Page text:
Computational creativity and the future of AI

Why Knot? Seth Goldstein's tie-tying robot


February 1, 2011

Seth Goldstein's tie-tying robot

Seth Goldstein's tie-tying robot

Image Gallery (2 images)

Seth Goldstein must hate doing up his ties even more than I do. I changed my lifestyle about four years ago so I'd never have to wear one again, but Goldstein has put countless hundreds of hours into designing a robot that can do the job for him. The 'Why Knot?' kinetic sculpture is hypnotic to watch, as the video after the jump shows – and it makes you wonder at the marvel of our human machinery when you see how difficult this simple task is for a purpose-built robot to replicate. Oh, and when you watch it in double-speed, it also sounds a bit like glitch techno music. Very cool.

Sadly, the Why Knot? machine can only make the basic 'four in hand' tie knot – fans of the Pratt, half Windsor or full Windsor knot will have to built their own robots.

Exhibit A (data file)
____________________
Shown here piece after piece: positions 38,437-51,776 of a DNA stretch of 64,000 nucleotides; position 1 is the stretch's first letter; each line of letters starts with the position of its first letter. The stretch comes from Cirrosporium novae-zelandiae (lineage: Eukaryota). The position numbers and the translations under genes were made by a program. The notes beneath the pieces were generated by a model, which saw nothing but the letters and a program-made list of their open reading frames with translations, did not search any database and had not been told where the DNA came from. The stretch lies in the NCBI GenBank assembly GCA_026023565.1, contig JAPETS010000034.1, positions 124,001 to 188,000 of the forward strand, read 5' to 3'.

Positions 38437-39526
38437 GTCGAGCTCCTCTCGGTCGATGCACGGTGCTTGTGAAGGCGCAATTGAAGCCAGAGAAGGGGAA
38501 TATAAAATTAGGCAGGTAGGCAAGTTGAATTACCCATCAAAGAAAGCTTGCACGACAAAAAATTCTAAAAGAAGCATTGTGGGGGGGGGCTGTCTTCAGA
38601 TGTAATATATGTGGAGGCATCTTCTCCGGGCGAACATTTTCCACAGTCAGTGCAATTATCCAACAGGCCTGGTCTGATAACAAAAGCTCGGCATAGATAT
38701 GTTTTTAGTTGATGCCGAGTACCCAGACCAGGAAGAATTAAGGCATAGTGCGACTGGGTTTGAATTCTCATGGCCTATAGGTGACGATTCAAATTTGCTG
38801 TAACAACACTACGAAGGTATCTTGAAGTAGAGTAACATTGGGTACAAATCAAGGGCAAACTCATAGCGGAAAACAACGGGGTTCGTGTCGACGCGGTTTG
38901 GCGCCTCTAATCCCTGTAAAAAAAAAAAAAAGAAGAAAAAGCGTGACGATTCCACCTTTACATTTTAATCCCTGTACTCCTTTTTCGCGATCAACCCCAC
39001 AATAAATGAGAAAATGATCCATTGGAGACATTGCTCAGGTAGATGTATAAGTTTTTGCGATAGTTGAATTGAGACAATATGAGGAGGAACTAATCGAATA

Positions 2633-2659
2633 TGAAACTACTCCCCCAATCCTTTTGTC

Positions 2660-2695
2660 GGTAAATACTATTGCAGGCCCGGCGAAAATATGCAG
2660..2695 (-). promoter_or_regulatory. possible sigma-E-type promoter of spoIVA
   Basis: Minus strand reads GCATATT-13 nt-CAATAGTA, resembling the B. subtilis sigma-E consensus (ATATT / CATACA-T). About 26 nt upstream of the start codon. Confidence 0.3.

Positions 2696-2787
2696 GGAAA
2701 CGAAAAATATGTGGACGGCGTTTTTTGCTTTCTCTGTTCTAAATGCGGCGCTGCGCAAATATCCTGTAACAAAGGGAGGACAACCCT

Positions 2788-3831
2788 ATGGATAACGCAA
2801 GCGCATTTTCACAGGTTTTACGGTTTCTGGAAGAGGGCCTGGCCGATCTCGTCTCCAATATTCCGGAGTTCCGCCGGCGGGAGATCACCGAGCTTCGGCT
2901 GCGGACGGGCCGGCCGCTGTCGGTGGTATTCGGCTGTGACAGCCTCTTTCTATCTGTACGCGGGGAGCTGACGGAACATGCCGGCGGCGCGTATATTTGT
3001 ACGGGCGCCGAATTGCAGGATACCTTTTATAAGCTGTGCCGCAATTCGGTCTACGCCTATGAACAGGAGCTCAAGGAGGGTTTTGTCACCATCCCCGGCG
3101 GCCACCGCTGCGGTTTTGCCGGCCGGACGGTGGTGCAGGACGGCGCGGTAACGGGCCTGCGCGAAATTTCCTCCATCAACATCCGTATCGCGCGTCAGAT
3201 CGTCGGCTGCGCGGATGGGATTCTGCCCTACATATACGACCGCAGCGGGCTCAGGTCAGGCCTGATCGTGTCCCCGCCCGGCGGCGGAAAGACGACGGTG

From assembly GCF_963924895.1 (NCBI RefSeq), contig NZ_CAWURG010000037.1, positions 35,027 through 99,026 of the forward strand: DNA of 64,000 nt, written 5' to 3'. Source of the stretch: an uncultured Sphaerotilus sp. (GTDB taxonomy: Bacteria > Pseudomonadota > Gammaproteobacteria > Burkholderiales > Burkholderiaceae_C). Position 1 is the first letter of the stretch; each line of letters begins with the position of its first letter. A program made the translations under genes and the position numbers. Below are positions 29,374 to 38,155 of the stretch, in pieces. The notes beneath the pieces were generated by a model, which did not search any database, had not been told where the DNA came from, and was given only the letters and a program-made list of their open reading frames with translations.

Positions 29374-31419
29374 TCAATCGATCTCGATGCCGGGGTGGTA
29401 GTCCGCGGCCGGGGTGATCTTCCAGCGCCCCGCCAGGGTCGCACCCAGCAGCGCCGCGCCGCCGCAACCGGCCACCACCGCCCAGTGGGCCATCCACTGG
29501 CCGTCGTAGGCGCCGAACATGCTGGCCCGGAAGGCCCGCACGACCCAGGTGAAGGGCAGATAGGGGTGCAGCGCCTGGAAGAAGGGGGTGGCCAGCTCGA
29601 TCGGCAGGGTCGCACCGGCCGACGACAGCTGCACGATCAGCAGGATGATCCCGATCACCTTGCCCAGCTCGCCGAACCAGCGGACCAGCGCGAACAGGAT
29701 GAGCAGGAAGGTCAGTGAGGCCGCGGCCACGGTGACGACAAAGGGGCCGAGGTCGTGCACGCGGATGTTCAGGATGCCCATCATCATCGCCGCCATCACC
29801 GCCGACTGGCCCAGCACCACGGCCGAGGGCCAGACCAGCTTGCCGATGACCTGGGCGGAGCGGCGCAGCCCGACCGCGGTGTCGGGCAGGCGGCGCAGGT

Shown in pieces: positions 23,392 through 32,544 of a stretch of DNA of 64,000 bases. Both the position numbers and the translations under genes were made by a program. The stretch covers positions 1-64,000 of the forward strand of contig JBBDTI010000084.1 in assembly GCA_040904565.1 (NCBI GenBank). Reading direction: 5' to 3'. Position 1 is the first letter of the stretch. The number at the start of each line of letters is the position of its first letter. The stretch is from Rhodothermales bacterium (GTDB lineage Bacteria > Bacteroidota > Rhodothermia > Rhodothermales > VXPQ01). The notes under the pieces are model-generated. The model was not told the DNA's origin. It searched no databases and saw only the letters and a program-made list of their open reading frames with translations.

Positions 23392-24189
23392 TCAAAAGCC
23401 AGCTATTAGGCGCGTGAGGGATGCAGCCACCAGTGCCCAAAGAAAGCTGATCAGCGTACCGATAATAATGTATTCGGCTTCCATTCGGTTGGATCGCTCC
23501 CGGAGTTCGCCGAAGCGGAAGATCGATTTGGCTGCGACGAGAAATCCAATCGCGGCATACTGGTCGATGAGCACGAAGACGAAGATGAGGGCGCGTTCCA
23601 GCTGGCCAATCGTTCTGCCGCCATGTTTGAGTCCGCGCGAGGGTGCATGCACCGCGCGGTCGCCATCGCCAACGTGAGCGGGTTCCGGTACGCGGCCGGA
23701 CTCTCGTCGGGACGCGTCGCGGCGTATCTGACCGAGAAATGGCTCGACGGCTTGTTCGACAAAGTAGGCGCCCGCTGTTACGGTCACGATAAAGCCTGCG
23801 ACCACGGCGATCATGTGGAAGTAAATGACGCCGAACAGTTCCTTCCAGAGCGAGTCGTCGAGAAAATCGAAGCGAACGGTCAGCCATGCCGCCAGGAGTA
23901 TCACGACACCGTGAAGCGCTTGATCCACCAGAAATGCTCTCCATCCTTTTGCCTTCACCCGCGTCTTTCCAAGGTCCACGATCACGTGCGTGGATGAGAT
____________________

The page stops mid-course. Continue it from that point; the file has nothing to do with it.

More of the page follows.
About the Author
Loz Blain Loz has been one of Gizmag's most versatile contributors since 2007. Joining the team as a motorcycle specialist, he has since covered everything from medical and military technology to aeronautics, music gear and historical artefacts. Since 2010 he's branched out into photography, video and audio production, and he remains the only Gizmag contributor willing to put his name to a sex toy review. A singer by night, he's often on the road with his a cappella band Suade.   All articles by Loz Blain


Paul Anthony
2nd February, 2011 @ 07:26 am PST

Don't you mean "kitch"?

2nd February, 2011 @ 10:32 am PST

I have to agree with you...I changed my lifestyle so I would be able to wear a Hawaiian shirt every day...can't wear a tie with a Hawaiian shirt now, can you?

3rd February, 2011 @ 04:44 pm PST
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